The Times from Munster, Indiana on October 25, 1986 · 3
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The Times from Munster, Indiana · 3

Munster, Indiana
Issue Date:
Saturday, October 25, 1986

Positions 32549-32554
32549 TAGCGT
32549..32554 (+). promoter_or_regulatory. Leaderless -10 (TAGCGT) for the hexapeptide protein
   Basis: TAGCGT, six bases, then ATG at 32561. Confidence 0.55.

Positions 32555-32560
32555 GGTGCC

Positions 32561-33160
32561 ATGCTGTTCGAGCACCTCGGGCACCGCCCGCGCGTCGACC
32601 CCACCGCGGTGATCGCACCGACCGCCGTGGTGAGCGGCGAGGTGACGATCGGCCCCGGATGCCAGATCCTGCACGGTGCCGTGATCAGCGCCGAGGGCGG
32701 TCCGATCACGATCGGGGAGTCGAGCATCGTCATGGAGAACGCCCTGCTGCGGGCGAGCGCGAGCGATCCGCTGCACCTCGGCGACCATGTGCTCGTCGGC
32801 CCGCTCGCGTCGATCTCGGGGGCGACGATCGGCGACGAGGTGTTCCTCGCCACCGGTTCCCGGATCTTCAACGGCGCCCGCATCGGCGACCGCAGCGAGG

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PAG iiriuiPf5 Saturday, October 25. 1986 A.3 Region briefly Indiana HAMMOND The National Association for the Advancement of Colored People will conduct a meeting at 6 p.m. Monday at St. John AME Zion Church, at 1227 Field St. A nominating committee will be appointed for the biannual elections. CROWN POINT The Kiwanis Club will present the second program of the Travel and Adventure film series at 2:30 p.m. Nov. 2 at the high school auditorium. Tickets are available at Metcalf Drugs, Crown Travel and the Crown Point Chamber of Commerce. HIGHLAND St. Michael's Police Guild of the Gary Diocese will celebrate its 29th Anniversary and 86th corporate communion and brunch on Nov 2. Guild member will attend the 9 a.m. Mass at St. James Church, 45th and Kennedy Ave. It will be celebrated by the chaplain, Rev. Francis Lazar. The guest speaker at the brunch will be Irv Lewin from radio station WJOB. Brunch will consists of eggs, potatoes, sausage, juice, raisin bread, coffee, milk and rolls. All police personnel and their families in the Gary Diocese are welcome to attend. Illinois SOUTH HOLLAND. A pumpkin craft class will be offered at 3 p.m. Oct. 29 at the South Holland Public Library, 16250 Wausau Ave. Those participating may decorate a small pumpkin for Halloween. Advanced registration is required. Additional information can be obtained by contacting the library. DOLTON -'A Vatican art exhibit slide show will be offered at 7:30 p.m. Nov. 3 at the Dolton Public Library, 14037 Lincoln Ave. Renaissance music will accompany the slide program. Paula and Stanley Sims will narrate the show. Additional information can be obtained by contacting the library. MATTESON The South Suburban Chapter of Women in Management will meet at 6 p.m. Monday at the Matteson Holiday Inn Complex. The program "Let's Talk About It" will be presented by guest speaker Joanne Zerkel. Tickets are $12 for members and $15 for non-members. Region HIGHLAND The Hamadan Grotto, which raises dentistry funds for the handicapped, will host its annual fish and pork fry from 4:30 to 9 p.m., Nov. 1, at the Wicker Park Pavillion. A $6 donation is requested. MUNSTER Northwest Indiana Habitat for Humanity will conduct a rally and information session at 8 p.m. Monday at the Westminster Presbyterian Church, 8955 Columbia Ave. The public is invited. Habitat for Humanity is a nonprofit coalition of church and community groups working to provide housing for low-income families. The nationally-affiliated project counts former President Jimmy Carter among its leaders. BLOOMI NGTON Five Calumet Region students are members of Indiana University's March 100 band this fall. Local members of the band include Lisa Govert of 1112 E. Elm St., Griffith; Garry Graban of 6716 Kentucky, Hammond; Brian Kaye of 7202 Chestnut, Hammond; Julia Dian of 9004 Cottage Grove PI., Highland; and Mark Stribiak of 1706 Indianapolis Blvd., Whiting. TV channels rolan By DEBRA GRUSZECKI Times Staff Writer CHICAGO - WPWR-Channel 60, an independent Chicago television station, has signed a $25 million contract to sell its facilities and transmitters to the Home Shopping Network. The cash deal is contingent on license transfer approval by the Federal Communications Commission. Silver King Broadcasting of Illinois Inc., a subsidiary of the 24-hour consumer goods shopping network, and WPWR expect the deal to be completed by January. It will not halt WPWR programming. In fact, a program manager said, the station will expand. The station, owned by Metrowest and Great Lakes Broadcasting of Gary, will switch to Channel 50 to continue transmissions from the Sears Tower. The station acquired the Channel 50 license this summer from Northwest Indiana Public Broadcasting Inc. for $684,000. LaRouche supporters arrested ALTON, ILL. (AP) - Two Lyndon LaRouche supporters distributing political literature outside a post office in Alton were arrested on charges of blocking a sidewalk, police said. "This is just outrageous," Janice Hart, a LaRouche backer and Democratic nominee for secretary of state, commented on the arrests. "This is Soviet justice in full swing," she said by telephone from Chicago. "This is not just a witcti hunt against LaRouche, per se, but against 200 years of democracy in this nation." Peter Bowen, 36, who ran for governor in the Democratic primary last March, and Donald Clark, 31, who sought the Democratic nomination for state comptroller, were arrested Thursday and later released, officers said. The misdemeanor charge carries a maximum penalty of a $50 fine. The two Chicago men were taken into custody after they set up a card table to distribute literature outside the post office, police said. Second Ward Alderman Philip S. Hanrahan said he signed a complaint against them after he went into the building and both postal workers and customers complained that they were bothering people. The complaint was not motivated by opposition to their politics, Hanrahan said. R ep. Vander Jagt By GREGORY LEWANDOWSKI Times Staff Writer MATTESON - Rep. Guy Vander Jagt stumped for 4th Congressional District candidate Jack Davis Friday and used the opportunity to cut Democratic challenger Shawn Collins down to size. Vander Jagt, R-Michigan, chairman of the GOP congressional campaign committee, called Collins a "pygmy" at a breakfast honoring Davis. Vander Jagt said the label was in reference to Collins' support by "liberal" groups. "He is so liberal that every liberal organization is backing him," Vander Jagt told the crowd of about 100 at the Matteson Holiday Inn. "And if he (Collins) is elected, he'll dance to that liberal tune." Vander Jagt flew off in a helicopter before reporters could ask him to elaborate on what he meant by "pygmy." Davis later said that it "may have been an unfortunate term." Collins called the remark "desperate hit-and-run politics." "Vander Jagt levels the charges and then leaves town," Collins Said. "And it is important for people to know that Vander Jagt Collins rips at opponent's voting record By GREGORY LEWANDOWSKI Times Staff Writer CHICAGO HEIGHTS - Democratic con-gressional candidate Shawn Collins has ripped his opponent's voting record on utility and toxic waste issues. Collins said that Rep. Jack Davis, R-New Lenox, a 10-year veteran of the Illinois General Assembly, voted against three "consumer-oriented utility control measures." Collins also called Davis support of the $9.5 billion federal Superfund bill "grandstanding." He said Davis had voted against environmental protection bills while accepting $8,000 in campaign contributions "from polluters and waste disposal companies" during his tenure in Springfield. One of the three utility bills cited by Collins "would have limited the amount of money (Commonwealth) Edison could charge its customers for Edison's excess capacity. "It's particularly good news for Northwest Indiana," said Neal Sabin, program manager of WPWR. "For all of Chicagoland, it will be a bright new television station everything WPWR has been, and a whole lot more." The station plans to build a new facility, Sabin said. The site has not been chosen yet, he said. A number of national programs will be added to the schedule, he said, such as "Sanford and Son," "A-Team" and "Growing Pains." "Programming of significant interest to Northwest Indiana is being developed right now," Sabin said. "We have several ideas" for programs that will be "regional in nature." Viewers in Aurora, where WPWR is now headquartered, get a daily dose of local public service announcements and a five-minute news or human interest spot, for example. HSN, which will use the call letters WHSI when it acquires the Channel 60 license, But who'll stop the Neither snow, nor sleet, nor rain of course school children on their way home get across can halt the interpid crossing guard from Fayette Street at Calumet Avenue in Ham-performing his duties. This one helped soaked mond Friday afternoon. is doing this all over the country and Jack Davis is a stooge for standing there and listening to that type of thing." Collins called on Davis to "either repudiate or affirm" Vander Jagt's comment. "I was a little surprised myself, and sometimes we all get carried away," Davis said. "The (pygmy) comment wasn't in a physical sense, but in a philosophical sense, and it may have been an unfortunate term." Asked if he would repudiate Vander Jagt's comment, Davis said, "let him (Collins) ask Vander Jagt, he's the one who said it." During his speech, Davis charged that Collins had "attempted to move to the center" of the political spectrum after starting his campaign as a liberal. "We see that young people tend to move through political development in their colleges and universities," Davis said, referring to his 28-year-old Democratic challenger. "And they come out of college with an urgency of having to feed the hungry and clothe the poor, and those are very good sentiments. "But when you get out of college, you Elections T1986 "The second would have provided energy assistance for the poor," Collins said. "The third would have prevented Edison from imposing penalities for some categories of late payment of bills." Collins charged Davis, his opponent in the 4th Congressional District race, with displaying "an anti-consumer record." "A lot of consumer-related issues come before the 'Congress," Collins said. "And this district cannot afford an anti-consumer representative." Davis spokesman Paul Lis argued that Davis backed legislation that gave the Illinois Commerce Commission the right to stop Com Ed from including charges for will continue to beam signals from the Sears Tower. NIPB sold WPWR the Channel 50 license after two years of negotiations and FCC hearings. The sale of the Channel 50 license, formerly held by Lake Central School's public broadcasting station, WCAE-TV, was significant to NIPB, WPWR and Great Lakes Broadcasting. Metrowest and Great Lakes wanted the Channel 50 frequency to put up a second Sears Tower antenna and transmitter, a feat made possible only with the license. NIPB, a non-profit group intent on bringing public television to Northwest Indiana and portions of Illinois, negotiated the sale to increase the chance of getting a federal grant it needed to go on the air. Under terms of the sale, NIPB got Great Lake Broadcasting's license for Channel 56 and staggered payments totalling $684,000. The money will be used to draw on a $1.2 million federal grant it received in November 1985 to put up a tower near rain flies in to learn you have to do it sensibly. And I think at the start of this campaign my opponent hadn't learned that lesson," Davis said. "At the start of the campaign, he was not for the Strategic Defense Initiative, he opposed a balanced budget and a line-item veto for the president and now he is for all three," Davis said. Collins denied that he had flip-flopped on the issues, saying he has "long been on record for favoring the line-item veto and the balanced budget amendment." Collins says he supports starting the development of the Strategic Defense Initiative, but opposes its deployment. "He is just jealous," Collins said of Davis. "He has never had any original ideas in his life." Vander Jagt, meanwhile, said at the Davis fund-raiser that the 4th District is one of 20 across the United States that could "make or break" President Ronald Reagan's final two years in office. "The results of this election will be used as a poll on Ronald Reagan's performance in office," Vander Jagt said. "And if the Republicans lose a lot of seats in the House and control, President Reagan won't be a lame duck, he'll be a dead duck." excess power capacity in rate increase requests. "The legislation calls for review for rate increases that include capacity from 100 to 125 percent, Lis said, and it prohibits rate increases to pay for generating power beyond 125 percent. "This reform bill, supported by Jack Davis, was ultimately hailed by the Citizens Utility Board and businesses," Lis said. Collins also said Davis accepted campaign contributions from Illinois Waste Inc., which Collins said was one of the companies that dumped waste in a Joliet landfill designated for Superfund cleanup money. Collins said Davis voted against "right-to-know" legislation that would have required companies to disclose to nearby communities what chemicals they are storing on company premises. Other bills Collins said Davis opposed swap Cedar Lake and equip a station in Mer-rillville. NIPB Attorney J.B. Smith withheld comment, saying he did not have specific information about the deal. Last August, Smith said NIPB knew WPWR's acquisition of Channel 50 would be valuable down the road. What it did, he said, was give NIPB better odds of going on the air., HSN began as a cable channel, and has now acquired or is in the process of acquiring 10 stations nationwide to augment its cable channel. On HSN, hosts display all kinds of consumer items, then post a discount price. Because viewers get a time limit to call and order the product, the sale process is likened to impulse buying. It is up to individual cable companies to determine if they will carry HSN. Mark McGraw, general manager of U.S. Cable, withheld comment Friday on whether or not it would carry HSN. Times photo by Michael Zaakowski aid Davis JACK DAVIS dealt with setting up minimun standards for operating radioactive waste facilities and "tougher" requirements for groundwater monitoring systems. Collins called Davis' environmental record "a slap in the face to people who every day have to contend with toxic waste sites." Lis said Davis voted against the right-to-know bill because he favored national legislation instead. That provision was in cluded in the Superfund legislation, he said. "Davis contends it is a nationwide issue and it could have caused more problems than it solved by addressing it on the statewide level," Lis said. "And Shawn Collins was silent on the whole Superfund issue until Jack Davis brought it up." Lis also argued that Illinois Waste Inc., the only company mentioned by Collins as a contributor to the Davis campaign, "is not a dumper or a landfill operator," but is in the trash removal business. v - - ' - .